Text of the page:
I'm a bit confused as to the ordering of events leading to Sauron's demise at the end of the second age.

From the Silmarillion it appears that Sauron was hewn down by Gil-galad and Elendil, and afterwards the Ring was cut from his dead body's finger by Isildur. Is this the correct order of events? Or was Sauron weakened by Gil-galad and Elendil and then Isildur cut the ring from his living body causing it to be destroyed?

  • 3
    i would take the word of the silmarillion over what is shown in the movies, and the scene with isildur cutting off saurons fingure i believe is only found in the movies.
    – Himarm
    Oct 30, 2014 at 13:46
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    @Himarm I do not mean to contrast the movies with the books. I'm asking about clarification regarding what is written within the books. I can edit this question if it's unclear what I'm asking. Please let me know if that would be helpful.
    – a_a
    Oct 30, 2014 at 13:56
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    @Himarm - I'm fairly sure Isildur cut the ring from Sauron's finger in the books too. I don't have them to hand, but check the bit in tFotR where Gandalf tells Frodo about the Ring's history.
    – Rand al'Thor
    Oct 30, 2014 at 14:32
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    im not arguing that, from the movie, sauron messes everyone up and isildur accidently cuts the ring off and destroys sauron. that is what didnt happen, it downplays what i imagine was an epic battle between sauron gal-galad and elendil, in which after they hurt sauron enough that he is as the quote below says thrown down, isildur walks up and cuts the ring off.
    – Himarm
    Oct 30, 2014 at 14:37
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    When I first read the title of the question I was confused, because I had always thought Sauron's body perished when Numenor sank, but it is of course clear from the body of the question, that we are talking about the shape he managed to take afterwards... which arguably was probably at least partly manifested by the power of the ring, so when he was weakened and lost it, when Isildur cut it off, he literally couldn't hold it together...
    – BMWurm
    Dec 11, 2014 at 21:05

6 Answers 6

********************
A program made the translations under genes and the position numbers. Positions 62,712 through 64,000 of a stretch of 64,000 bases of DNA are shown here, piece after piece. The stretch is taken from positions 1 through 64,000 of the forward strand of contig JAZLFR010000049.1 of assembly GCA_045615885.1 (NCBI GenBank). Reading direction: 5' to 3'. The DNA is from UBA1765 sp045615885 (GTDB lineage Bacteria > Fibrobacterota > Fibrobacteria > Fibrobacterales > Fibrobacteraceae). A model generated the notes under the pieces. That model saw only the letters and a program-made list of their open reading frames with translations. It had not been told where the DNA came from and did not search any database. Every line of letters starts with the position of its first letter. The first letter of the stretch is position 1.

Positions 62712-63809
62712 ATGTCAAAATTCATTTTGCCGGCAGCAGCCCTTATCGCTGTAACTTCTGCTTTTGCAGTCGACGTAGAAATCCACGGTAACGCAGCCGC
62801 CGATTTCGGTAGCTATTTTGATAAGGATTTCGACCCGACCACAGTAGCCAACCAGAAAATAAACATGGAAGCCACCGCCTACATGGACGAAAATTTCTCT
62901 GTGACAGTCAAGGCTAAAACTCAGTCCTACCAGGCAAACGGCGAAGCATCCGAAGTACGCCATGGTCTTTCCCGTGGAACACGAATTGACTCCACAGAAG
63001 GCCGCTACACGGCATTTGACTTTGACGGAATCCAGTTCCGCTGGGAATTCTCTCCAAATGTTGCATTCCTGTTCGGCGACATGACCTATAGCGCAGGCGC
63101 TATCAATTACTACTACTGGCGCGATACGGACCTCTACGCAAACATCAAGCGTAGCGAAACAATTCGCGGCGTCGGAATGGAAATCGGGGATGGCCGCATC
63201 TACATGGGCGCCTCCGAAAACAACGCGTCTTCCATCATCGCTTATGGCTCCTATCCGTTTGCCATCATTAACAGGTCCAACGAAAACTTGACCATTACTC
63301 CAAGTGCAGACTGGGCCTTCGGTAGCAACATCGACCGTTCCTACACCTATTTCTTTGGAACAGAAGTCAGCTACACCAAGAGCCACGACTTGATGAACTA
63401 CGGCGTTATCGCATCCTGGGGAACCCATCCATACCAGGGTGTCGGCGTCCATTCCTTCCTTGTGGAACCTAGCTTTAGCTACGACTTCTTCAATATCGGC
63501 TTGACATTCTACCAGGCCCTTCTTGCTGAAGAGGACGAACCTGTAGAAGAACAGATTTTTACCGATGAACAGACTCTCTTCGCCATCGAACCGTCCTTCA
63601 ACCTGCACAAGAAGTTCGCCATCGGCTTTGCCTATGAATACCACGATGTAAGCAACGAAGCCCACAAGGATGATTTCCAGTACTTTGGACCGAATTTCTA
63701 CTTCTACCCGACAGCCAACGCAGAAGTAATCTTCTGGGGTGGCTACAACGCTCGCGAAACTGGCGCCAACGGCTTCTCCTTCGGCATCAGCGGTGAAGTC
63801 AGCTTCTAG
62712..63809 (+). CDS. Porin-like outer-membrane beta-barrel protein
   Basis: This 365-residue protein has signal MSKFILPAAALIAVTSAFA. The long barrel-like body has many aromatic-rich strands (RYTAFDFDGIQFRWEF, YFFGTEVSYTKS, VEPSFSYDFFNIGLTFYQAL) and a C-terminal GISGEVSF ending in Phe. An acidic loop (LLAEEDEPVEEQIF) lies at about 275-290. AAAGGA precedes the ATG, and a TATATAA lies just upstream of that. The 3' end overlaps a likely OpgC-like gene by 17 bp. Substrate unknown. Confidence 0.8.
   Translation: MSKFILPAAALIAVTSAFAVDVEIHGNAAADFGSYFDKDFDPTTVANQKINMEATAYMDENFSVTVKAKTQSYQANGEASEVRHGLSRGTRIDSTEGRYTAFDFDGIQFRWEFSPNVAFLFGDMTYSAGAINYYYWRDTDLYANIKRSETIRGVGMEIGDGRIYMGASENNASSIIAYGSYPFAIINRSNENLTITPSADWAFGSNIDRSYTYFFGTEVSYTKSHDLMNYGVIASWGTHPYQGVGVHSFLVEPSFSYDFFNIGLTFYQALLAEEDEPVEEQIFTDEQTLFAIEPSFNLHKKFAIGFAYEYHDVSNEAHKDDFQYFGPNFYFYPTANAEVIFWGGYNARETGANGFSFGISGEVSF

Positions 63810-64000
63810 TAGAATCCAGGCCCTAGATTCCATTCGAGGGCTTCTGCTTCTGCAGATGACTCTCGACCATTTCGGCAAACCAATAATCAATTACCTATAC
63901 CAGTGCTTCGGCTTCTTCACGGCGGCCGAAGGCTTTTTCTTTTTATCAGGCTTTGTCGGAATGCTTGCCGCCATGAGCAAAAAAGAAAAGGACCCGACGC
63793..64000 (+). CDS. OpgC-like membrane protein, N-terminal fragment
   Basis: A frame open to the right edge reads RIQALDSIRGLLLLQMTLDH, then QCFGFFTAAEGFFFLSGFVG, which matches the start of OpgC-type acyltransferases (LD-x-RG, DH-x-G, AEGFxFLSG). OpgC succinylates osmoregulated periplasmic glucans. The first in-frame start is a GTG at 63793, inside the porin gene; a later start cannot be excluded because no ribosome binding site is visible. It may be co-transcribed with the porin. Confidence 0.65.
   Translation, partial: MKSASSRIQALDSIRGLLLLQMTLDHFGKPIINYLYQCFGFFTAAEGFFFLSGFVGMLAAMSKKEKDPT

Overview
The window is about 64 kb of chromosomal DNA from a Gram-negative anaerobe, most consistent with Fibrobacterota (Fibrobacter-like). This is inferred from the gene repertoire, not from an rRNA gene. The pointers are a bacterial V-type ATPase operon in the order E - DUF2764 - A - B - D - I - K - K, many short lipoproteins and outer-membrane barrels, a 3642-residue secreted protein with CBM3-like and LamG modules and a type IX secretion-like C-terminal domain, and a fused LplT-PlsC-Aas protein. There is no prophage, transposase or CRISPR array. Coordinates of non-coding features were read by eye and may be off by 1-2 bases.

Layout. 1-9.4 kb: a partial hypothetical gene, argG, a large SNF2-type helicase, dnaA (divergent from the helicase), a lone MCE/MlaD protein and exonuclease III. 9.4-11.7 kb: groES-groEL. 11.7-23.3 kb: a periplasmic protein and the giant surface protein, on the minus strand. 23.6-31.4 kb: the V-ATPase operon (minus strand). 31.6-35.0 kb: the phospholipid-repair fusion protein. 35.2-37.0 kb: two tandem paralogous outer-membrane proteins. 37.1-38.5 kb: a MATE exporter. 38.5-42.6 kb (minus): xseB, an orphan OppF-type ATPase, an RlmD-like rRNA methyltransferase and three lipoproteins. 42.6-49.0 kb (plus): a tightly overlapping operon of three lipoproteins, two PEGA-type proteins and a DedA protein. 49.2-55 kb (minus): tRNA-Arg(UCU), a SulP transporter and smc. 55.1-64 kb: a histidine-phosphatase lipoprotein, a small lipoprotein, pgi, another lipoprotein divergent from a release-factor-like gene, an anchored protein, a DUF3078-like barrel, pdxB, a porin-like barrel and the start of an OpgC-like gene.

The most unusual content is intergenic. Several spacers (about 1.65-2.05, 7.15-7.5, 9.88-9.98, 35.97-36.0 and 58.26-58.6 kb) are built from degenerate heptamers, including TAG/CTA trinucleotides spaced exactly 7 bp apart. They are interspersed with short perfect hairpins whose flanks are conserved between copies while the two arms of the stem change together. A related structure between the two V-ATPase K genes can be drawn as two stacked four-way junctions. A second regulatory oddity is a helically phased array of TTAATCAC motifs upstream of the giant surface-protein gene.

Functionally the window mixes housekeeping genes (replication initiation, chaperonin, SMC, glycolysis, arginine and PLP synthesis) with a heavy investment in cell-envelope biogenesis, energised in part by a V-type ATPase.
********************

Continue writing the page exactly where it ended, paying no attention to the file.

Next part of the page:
You're correct; the order of events based on the published texts is unclear.

In Of the Rings of Power and the Third Age we read the following words of Isildur:

This I will have as were-gild for my fathers death, and my brothers. Was it not I that dealt the Enemy his death-blow?

This is absolutely unambiguous; according to this text it was Isildur who killed Sauron. Yet, in the Fellowship of the Ring we read a different story:

It was Gil-galad, Elven-king and Elendil of Westernesse who overthrew Sauron, though they themselves perished in the deed; and Isildur Elendil's son cut the Ring from Sauron's hand and took it for his own.

This suggests that Sauron was killed by Gil-galad and Elendil, and that it was only after that that Isildur cut the Ring off.

Ultimately it seems as though we must accept that this was an event from very ancient history (over 3000 years before the Fellowship formed) and that, while there were people around who remembered it (specifically Elrond, who was there) the event itself is clouded by conflicting accounts.

  • 2
    The "ancient history" bit is actually a plot point: almost nobody remembers what happened, and actual first-hand recordings of the event are only stored in some old books in Gondor's library. Even Gandalf doesn't initially know the full story and has to research it for a while, which is the reason he only manages to warn Frodo of the Ring's danger when the Nazgûl are already coming for him.
    – Massimo
    Oct 31, 2014 at 7:08
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    Perhaps Isildur is an unreliable narrator?
    – user11521
    Oct 31, 2014 at 20:32
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    My take on this: Sauron was incapacitated by Gil-Galad and Elendil, but he would have recovered fairly quickly if Isildur hadn't cut off his finger and taken the Ring. So Gil-galad and Elendil put him down, Isildur made sure he stayed down (for the foreseeable future).
    – Wad Cheber
    Jun 11, 2015 at 22:02

According to The Silmarillion, Sauron was weakened after killing Gil-Galad and Elendil. That allowed Isildur to make the "Coup de Grace" of cutting off the Ring.

Peter Jackson's version is actually pretty close to what Tolkien wrote.

Here's the relevant passage from The Silmarillion:

Of the Rings of Power and the Third Age:

Then Gil-galad and Elendil passed into Mordor and encompassed the stronghold of Sauron; and they laid siege to it for seven years, and suffered grievous loss by fire and by the darts and bolts of the Enemy, and Sauron sent many sorties against them. There in the valley of Gorgoroth Anárion son of Elendil was slain, and many others. But at the last the siege was so strait that Sauron himself came forth; and he wrestled with Gil-galad and Elendil, and they both were slain, and the sword of Elendil broke under him as he fell. But Sauron also was thrown down, and with the hilt-shard of Narsil Isildur cut the Ruling Ring from the hand of Sauron and took it for his own. Then Sauron was for that time vanquished, and he forsook his body, and his spirit fled far away and hid in waste places; and he took no visible shape again for many long years.